If the capsular bag is stable, I place the IOL in the capsular bag and close the wound with hydration. If I have any concerns about the stability of the capsular bag, I place a suture. If the capsular bag is not stable, I usually can find stability in the sulcus. I use an IOL with an overall diameter of 13.5 mm and a sulcus-calibrated power (I often use the STAAR AQ 2010V [STAAR Surgical Company]). I am not afraid to place an ACIOL if the bag may be compromised and the patient does not have a history of glaucoma. In cases with an unstable capsular bag and glaucoma, I would not hesitate to suture in a PCIOL such as Alcon's CZ70BD IOL, which has eyelets on the haptics.

Lindsay Ong-Tone, FRCSC

To remove a foldable IOL from the posterior segment, I make a regular phaco incision. If the lens is in the capsular bag and the anterior capsulorhexis covers the lens' optic, I attempt to lift the anterior capsule from the optic with the tip of a 27-gauge cannula attached to a viscoelastic syringe. I then inject the viscoelastic under the anterior capsule to lift it from the optic's surface. This maneuver can be quite challenging at times. If I am unable to lift the anterior capsule with a cannula, I use a bent 25-gauge needle. The needle is bent toward the bevel, and I use the smooth side to lift up the capsulorhexis (Mike Snyder, MD, personal communication, June 2010). Once the bag has been opened, I dial the IOL out of the bag. I pull one lens haptic out of the wound to stabilize the lens, and I use a pair of lens cutting scissors (Packer/Chang IOL Cutters; Microsurgical Technology) to cut the lens in the middle to about three-quarters of the way down. The whole lens can then be pulled out through the wound.

If the anterior capsulorhexis is larger than the optic, and the anterior capsule firmly adheres to the posterior capsule, it is usually difficult to separate them without damaging the posterior capsule. When dealing with a three-piece IOL, the surgeon can attempt to dial the haptic out of the bag. In the case of a single-piece IOL, an attempt can be made to lift the anterior capsule from the haptic. If that is not possible, the haptic can be cut off and left behind, and then, the optic can be cut and removed as previously described.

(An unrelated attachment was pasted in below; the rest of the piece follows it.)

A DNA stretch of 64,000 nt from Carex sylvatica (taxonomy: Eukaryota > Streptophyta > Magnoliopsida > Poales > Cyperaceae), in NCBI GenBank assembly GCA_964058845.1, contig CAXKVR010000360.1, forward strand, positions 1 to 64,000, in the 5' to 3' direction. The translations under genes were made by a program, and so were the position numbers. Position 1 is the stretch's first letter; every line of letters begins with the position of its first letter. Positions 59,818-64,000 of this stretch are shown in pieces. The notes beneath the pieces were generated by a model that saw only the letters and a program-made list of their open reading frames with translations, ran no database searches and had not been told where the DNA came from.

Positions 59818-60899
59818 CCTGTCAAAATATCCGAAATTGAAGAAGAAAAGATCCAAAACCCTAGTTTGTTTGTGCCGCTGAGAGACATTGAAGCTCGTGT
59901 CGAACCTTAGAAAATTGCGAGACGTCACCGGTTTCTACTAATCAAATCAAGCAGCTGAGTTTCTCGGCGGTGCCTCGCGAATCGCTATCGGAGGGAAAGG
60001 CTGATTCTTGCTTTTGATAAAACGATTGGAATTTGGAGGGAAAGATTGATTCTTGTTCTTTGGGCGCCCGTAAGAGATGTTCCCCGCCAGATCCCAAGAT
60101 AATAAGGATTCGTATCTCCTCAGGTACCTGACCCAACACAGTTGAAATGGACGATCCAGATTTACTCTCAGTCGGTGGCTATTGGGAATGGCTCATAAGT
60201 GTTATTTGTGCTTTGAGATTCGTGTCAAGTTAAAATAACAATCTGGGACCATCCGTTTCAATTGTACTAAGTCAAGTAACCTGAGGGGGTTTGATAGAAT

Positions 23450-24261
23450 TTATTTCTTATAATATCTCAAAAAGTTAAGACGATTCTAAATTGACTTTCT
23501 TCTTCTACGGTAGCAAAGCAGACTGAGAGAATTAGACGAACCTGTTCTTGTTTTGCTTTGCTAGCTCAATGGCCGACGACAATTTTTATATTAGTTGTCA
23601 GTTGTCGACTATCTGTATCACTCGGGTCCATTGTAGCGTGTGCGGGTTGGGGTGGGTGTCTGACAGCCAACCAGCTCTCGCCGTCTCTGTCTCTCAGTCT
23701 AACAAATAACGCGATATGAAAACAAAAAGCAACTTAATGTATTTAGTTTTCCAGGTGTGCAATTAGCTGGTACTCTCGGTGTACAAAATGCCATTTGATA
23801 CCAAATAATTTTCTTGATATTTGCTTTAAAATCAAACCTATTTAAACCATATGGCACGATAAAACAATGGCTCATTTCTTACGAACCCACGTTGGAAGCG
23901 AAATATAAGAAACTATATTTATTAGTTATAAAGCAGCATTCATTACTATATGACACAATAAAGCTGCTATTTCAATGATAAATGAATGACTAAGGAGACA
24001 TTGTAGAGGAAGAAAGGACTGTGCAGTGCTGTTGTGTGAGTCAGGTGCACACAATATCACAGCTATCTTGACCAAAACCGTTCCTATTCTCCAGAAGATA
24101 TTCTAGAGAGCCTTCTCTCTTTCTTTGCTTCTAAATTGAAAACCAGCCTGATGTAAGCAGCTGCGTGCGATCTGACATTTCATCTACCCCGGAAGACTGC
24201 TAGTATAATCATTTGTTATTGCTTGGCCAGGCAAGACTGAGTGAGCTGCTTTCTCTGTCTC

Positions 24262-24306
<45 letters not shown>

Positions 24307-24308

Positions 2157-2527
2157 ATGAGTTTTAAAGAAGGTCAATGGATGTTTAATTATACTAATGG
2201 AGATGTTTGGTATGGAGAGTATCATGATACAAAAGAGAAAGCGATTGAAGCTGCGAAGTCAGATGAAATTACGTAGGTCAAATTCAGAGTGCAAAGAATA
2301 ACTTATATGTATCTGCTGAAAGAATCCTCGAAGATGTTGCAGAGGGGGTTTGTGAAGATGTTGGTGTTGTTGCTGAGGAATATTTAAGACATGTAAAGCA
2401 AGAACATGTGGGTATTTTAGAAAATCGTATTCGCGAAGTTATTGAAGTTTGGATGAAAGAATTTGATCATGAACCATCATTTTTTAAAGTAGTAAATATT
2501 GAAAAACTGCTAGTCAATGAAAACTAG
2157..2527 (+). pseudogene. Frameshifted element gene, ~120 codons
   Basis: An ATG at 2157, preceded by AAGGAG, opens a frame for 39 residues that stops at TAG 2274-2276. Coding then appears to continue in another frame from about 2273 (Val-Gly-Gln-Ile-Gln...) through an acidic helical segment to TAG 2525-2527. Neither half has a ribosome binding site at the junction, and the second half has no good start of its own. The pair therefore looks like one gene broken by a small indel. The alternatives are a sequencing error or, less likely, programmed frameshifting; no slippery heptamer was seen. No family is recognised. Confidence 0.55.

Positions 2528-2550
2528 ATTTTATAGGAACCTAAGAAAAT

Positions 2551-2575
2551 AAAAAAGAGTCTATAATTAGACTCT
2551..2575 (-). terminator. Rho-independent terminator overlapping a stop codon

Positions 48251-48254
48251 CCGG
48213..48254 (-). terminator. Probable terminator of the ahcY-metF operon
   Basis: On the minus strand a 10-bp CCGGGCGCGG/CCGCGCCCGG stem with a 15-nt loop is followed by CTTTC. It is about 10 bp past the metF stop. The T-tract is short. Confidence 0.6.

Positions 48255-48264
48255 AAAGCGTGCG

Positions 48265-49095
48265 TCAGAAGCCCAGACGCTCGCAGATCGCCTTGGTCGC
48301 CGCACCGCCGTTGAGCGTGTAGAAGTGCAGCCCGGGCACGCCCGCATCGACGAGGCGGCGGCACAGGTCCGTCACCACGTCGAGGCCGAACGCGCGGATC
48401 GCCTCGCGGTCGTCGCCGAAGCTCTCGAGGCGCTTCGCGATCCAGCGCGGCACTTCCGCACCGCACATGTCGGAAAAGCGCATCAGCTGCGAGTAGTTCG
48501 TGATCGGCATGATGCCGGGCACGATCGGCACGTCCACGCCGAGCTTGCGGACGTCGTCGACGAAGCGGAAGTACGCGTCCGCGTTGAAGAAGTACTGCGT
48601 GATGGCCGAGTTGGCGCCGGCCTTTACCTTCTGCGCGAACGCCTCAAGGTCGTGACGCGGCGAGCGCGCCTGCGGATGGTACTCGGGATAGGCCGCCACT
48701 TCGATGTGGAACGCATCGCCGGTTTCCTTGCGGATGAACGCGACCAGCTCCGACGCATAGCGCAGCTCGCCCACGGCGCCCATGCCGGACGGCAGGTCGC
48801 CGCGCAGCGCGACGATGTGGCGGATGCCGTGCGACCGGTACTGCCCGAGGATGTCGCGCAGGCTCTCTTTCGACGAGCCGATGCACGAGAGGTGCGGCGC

Section Editor Alan N. Carlson, MD, is a professor of ophthalmology and chief, corneal and refractive surgery, at Duke Eye Center in Durham, North Carolina. Section Editor Steven Dewey, MD, is in private practice with Colorado Springs Health Partners in Colorado Springs, Colorado. Dr. Dewey may be reached at (719) 475-7700; sdewey@cshp.net.

Section Editor R. Bruce Wallace III, MD, is the medical director of Wallace Eye Surgery in Alexandria, Louisiana. Dr. Wallace is also a clinical professor of ophthalmology at the Louisiana State University School of Medicine and an assistant clinical professor of ophthalmology at the Tulane School of Medicine, both located in New Orleans.

Daniel H. Chang, MD, is a partner at Empire Eye and Laser Center in Bakersfield, California. Dr. Chang may be reached at (661) 325- 3937; dchang@empireeyeandlaser.com.

Bonnie An Henderson, MD, is a partner in Ophthalmic Consultants of Boston and an assistant clinical professor at Harvard Medical School in Boston. She is a consultant to Alcon Laboratories, Inc., and Ista Pharmaceuticals, Inc. Dr. Henderson may be reached at (781) 487- 2200, ext. 3321; bahenderson@eyeboston.com.

Douglas A. Katsev, MD, is in private practice at the Sansum Santa Barbara Medical Foundation in California. He is a speaker for Alcon Laboratories, Inc. Dr. Katsev may be reached at (805) 681-8950; katsev@aol.com.

Lindsay Ong-Tone, FRCSC, is a clinical assistant professor at the University of Saskatchewan, Saskatoon, Saskatchewan, Canada. He acknowledged no financial interest in the product or company he mentioned. Dr. Ong-Tone may be reached at longtone@myaccess.ca.

  1. Henderson BA, Yang EB. Intraocular lens explanation technique for one-piece acrylic lenses. J Refract Surg. 2012;8:1-4.